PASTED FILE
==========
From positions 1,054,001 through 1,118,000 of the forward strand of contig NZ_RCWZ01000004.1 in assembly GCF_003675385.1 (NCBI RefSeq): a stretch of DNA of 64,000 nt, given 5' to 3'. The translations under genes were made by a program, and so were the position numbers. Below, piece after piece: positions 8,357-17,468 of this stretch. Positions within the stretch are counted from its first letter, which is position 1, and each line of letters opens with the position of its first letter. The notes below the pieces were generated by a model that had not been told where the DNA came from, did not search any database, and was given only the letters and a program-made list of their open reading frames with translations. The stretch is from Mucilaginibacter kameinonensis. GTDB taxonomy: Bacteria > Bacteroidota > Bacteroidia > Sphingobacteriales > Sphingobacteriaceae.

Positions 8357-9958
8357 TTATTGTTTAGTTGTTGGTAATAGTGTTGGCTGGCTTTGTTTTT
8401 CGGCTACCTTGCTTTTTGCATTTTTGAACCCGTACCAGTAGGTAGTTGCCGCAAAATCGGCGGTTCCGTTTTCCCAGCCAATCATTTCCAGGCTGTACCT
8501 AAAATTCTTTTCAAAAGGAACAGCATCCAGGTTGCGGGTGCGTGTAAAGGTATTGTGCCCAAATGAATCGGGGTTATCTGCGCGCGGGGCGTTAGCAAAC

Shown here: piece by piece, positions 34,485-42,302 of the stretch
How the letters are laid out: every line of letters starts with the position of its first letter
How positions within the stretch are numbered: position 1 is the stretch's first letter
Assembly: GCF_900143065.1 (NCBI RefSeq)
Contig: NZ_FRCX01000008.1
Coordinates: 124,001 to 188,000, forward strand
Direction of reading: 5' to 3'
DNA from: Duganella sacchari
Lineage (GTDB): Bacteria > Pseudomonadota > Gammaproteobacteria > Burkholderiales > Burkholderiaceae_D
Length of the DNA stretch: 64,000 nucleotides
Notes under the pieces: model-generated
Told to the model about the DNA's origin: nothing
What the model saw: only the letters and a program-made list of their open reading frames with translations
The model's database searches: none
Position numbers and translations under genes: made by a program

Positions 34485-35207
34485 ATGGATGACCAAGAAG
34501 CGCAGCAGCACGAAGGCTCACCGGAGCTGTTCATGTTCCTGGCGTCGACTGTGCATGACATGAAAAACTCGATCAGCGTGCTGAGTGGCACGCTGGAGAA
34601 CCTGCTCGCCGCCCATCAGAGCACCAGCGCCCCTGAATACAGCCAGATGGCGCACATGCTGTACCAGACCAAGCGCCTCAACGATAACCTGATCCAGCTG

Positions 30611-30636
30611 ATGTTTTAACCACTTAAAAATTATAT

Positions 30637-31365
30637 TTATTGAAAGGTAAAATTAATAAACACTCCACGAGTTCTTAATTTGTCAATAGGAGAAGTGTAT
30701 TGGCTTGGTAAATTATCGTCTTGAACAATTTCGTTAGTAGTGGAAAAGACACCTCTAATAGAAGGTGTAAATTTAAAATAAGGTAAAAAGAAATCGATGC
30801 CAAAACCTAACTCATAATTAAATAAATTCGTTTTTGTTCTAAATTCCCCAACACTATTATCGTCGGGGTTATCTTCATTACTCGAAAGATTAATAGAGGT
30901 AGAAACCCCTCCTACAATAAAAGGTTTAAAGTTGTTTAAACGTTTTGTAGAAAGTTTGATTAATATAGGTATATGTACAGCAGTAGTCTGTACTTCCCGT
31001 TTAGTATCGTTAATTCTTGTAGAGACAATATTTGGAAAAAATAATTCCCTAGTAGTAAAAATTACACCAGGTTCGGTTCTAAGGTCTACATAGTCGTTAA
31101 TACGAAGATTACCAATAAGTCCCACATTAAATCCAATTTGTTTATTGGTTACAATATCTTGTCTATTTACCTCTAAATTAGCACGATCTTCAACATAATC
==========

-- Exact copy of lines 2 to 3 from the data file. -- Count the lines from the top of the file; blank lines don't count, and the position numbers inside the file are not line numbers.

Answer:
Positions 8357-9958
8357 TTATTGTTTAGTTGTTGGTAATAGTGTTGGCTGGCTTTGTTTTT